Spine MRI for back pain. Do you treat MRI abnormality or patient’s symptoms? 10

Spine MRI for back pain. Do you treat MRI abnormality or patient’s symptoms? 10

Spine MRI for back pain. Do you treat MRI abnormality or patient’s symptoms? 10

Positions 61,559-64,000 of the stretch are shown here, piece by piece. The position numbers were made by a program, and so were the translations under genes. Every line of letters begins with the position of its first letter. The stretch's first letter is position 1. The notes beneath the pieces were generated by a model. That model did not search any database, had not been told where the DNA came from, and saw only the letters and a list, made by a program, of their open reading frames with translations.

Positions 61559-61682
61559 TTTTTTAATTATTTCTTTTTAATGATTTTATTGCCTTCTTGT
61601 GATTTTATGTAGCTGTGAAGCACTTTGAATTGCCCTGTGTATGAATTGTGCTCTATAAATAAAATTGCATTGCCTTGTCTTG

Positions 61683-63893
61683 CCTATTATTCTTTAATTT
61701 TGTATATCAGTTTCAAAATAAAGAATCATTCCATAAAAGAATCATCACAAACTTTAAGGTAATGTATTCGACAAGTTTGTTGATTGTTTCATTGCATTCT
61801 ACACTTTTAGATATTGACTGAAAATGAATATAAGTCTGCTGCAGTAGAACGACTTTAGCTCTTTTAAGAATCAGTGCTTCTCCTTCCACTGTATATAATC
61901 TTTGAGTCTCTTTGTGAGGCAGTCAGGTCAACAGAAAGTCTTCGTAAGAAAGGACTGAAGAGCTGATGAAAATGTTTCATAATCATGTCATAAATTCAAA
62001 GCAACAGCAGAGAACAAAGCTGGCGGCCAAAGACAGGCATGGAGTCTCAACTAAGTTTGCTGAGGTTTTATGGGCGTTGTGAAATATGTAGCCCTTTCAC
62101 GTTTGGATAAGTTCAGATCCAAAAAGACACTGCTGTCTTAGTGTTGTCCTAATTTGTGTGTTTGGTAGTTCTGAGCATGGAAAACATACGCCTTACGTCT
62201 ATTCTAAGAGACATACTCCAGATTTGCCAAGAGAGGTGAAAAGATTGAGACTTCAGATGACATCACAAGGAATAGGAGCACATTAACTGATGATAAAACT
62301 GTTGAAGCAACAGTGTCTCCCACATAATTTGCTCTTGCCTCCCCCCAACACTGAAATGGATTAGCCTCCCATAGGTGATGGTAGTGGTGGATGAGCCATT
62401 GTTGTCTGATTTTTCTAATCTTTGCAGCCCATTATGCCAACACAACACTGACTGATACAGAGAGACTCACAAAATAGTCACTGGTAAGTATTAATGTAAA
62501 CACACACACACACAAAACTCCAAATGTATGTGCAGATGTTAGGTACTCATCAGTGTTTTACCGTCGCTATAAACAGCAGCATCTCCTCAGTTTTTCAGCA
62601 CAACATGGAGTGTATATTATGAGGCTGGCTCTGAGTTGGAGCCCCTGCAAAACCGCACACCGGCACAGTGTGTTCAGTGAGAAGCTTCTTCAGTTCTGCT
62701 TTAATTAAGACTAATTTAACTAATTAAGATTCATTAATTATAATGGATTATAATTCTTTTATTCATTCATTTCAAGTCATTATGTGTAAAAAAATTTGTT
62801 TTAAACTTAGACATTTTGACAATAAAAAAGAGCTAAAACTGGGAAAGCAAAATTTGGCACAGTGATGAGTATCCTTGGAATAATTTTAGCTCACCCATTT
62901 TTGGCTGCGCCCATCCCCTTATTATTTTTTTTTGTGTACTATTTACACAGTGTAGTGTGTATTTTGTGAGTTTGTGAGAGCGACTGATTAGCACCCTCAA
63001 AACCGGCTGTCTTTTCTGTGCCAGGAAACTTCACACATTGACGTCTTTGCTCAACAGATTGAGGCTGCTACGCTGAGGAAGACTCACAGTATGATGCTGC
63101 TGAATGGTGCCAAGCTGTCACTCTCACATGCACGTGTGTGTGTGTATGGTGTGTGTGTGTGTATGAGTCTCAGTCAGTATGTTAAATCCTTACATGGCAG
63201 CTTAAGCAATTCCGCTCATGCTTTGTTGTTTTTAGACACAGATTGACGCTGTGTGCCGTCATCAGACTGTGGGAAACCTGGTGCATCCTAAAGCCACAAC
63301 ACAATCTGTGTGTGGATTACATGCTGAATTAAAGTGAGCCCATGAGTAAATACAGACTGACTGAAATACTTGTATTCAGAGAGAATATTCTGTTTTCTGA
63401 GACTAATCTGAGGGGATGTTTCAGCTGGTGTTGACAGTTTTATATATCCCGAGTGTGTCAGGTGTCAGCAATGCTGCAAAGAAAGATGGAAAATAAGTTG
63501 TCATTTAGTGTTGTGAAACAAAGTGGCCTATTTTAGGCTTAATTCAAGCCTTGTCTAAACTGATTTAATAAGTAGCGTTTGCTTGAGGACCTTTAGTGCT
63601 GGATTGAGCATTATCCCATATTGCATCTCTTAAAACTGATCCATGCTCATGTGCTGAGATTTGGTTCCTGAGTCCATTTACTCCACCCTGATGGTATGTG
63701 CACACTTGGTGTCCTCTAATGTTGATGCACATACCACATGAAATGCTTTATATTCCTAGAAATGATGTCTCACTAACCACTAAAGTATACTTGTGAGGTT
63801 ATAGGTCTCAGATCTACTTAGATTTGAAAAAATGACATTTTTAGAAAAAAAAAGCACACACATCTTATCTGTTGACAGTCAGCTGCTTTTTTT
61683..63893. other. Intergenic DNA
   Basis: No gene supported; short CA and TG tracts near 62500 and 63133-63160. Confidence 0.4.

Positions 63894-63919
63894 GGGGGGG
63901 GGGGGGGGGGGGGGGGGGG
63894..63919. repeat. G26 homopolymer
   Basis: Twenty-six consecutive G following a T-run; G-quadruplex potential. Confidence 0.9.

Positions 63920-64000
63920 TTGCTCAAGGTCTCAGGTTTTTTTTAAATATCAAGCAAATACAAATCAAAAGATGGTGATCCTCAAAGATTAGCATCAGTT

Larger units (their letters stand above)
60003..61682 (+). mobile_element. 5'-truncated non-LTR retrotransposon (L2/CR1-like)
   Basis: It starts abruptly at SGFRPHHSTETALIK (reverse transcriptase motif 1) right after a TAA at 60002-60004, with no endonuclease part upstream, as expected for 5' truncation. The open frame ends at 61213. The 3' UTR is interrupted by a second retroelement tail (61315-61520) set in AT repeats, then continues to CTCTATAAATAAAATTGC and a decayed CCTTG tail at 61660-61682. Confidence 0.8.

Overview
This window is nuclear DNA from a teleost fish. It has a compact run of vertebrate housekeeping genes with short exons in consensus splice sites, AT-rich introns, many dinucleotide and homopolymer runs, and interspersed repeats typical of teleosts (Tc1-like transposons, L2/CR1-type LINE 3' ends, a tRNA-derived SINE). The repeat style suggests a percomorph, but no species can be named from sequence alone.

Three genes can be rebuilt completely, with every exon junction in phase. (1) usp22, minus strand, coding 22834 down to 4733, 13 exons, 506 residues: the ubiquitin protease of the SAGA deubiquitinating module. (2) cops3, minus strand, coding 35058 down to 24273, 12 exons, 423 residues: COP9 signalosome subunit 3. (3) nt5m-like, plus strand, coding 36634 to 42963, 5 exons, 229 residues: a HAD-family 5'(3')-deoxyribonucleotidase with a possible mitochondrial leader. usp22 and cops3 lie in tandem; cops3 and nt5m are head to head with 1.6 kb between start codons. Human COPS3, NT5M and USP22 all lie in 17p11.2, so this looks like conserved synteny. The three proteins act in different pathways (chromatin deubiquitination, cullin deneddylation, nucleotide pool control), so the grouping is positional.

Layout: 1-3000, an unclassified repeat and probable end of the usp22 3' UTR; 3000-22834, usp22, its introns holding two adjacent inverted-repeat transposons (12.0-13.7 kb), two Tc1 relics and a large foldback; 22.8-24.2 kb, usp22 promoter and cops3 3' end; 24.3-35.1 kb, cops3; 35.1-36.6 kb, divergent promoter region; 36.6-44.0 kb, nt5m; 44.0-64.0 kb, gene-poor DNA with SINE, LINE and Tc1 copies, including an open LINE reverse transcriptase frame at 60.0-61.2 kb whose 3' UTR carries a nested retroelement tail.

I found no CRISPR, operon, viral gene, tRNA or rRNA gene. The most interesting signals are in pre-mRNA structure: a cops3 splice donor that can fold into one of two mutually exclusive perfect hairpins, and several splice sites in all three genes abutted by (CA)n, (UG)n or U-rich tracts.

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Spine MRI Medical second opinion. Treat MRI or patient? Dr. Anton Titov, MD. Up to 40% of asymptomatic patients have changes on spine MRI images that can be considered "surgical". Yet they have no signs or symptoms of vertebral column disease. Spine MRI abnormality requires medical second opinion by experienced spine surgeon. Do not get just a medical second opinion by MRI specialist. Leading spine surgeon discusses why it is important to evaluate spine MRI findings together with patient's symptoms and with results of clinical examination. Spine MRI Medical second opinion. Treat MRI or patient? Dr. Anton Titov, MD. Video interview with leading expert in spine surgery. Medical second opinion confirms that degenerative disc disease or spinal stenosis diagnosis is correct and complete. Medical second opinion also helps to choose the best treatment for slipped disk problem and spinal stenosis. Any abnormality requires spine MRI medical second opinion. Should surgeon treat MRI or patient? Dr. Anton Titov, MD. Seek medical second opinion on back pain and be confident that your treatment is the best. 40 percent of asymptomatic patients have MRI findings that can be interpreted as indication for surgery. It is important to treat patient, not just MRI radiographic finding. Only experienced surgeon can provide a spine MRI medical second opinion. Spine surgeon must decide, whether to treat MRI or patient? Dr. Anton Titov, MD. Surgery can be considered when all three factors are true. #1: patient has the clinical symptoms of spine problem slipped disc herniation, spinal stenosis, persistent back pain. #2: back lumbar MRI or neck MRI shows compression of spinal cord or degenerative disease process. #3: Patient did not respond to initial non-surgical therapy. MRI findings should not be treated in isolation. Patient's symptoms should be considered together with MRI findings. Medical second opinion of spine surgeon is preferred to medical second opinion of radiologist. patients seek spine MRI medical second opinion too little. They should ask a spine surgeon: do you treat MRI or patient? Dr. Anton Titov, MD. Abnormal lumbar MRI Medical second opinion. Abnormal cervical spine MRI Medical second opinion. Dr. Anton Titov, MD. The old surgical adage says. Do not treat the radiographic findings - treat the patient. Many patients have certain cervical disease on MRI but nevertheless would experience some limited symptoms. How do you decide in your practice whether to proceed to surgical treatment or to keep treating patient conservatively? Dr. Anton Titov, MD. Dr. Eric Woodard, MD. Spine neurosurgeon, Boston; former Chief of Spine Surgery, BWH, Harvard Medical School. That is correct. The decision to move toward surgery is a combination of three things. #1: the clinical symptoms that the patient is reporting. #2: the radiographic findings . This show the appropriate compression and / or appropriate disease process from a descriptive fashion. #3: response to initial non-surgical therapy. When those three factors are combined to indicate that surgery is superior than continuing with conservative factors, then surgery is appropriate. Dr. Anton Titov, MD. You are exactly correct in saying that the radiograph alone does not indicate surgery. In fact, some doctors have have studied this. Study showed that in the lumbar spine up to 40% percent of asymptomatic patients have radiographic findings that on some level could be considered surgical. you have to have a combination of appropriate symptoms, appropriate radiographic findings and appropriate failure of conservative treatment. Dr. Anton Titov, MD. This seems to be a recurring topic in orthopedic surgery. Dr. Eric Woodard, MD. I am aware of the study in Finland, when somebody for knee ligament injury and meniscus injury compared the sham fake surgery surgery versus the real surgery to repair the knee ligaments. One year later patients in both arms of the study wanted to do the same type of surgery that they had. that included the patients who had sham fake surgery done on their knee as well. Dr. Eric Woodard, MD. The placebo effect can be very powerful, yes. Spine MRI Medical second opinion. Treat MRI or patient? Dr. Anton Titov, MD. Video interview with leading spine surgeon. Do surgery based on MRI results in absence of symptoms?

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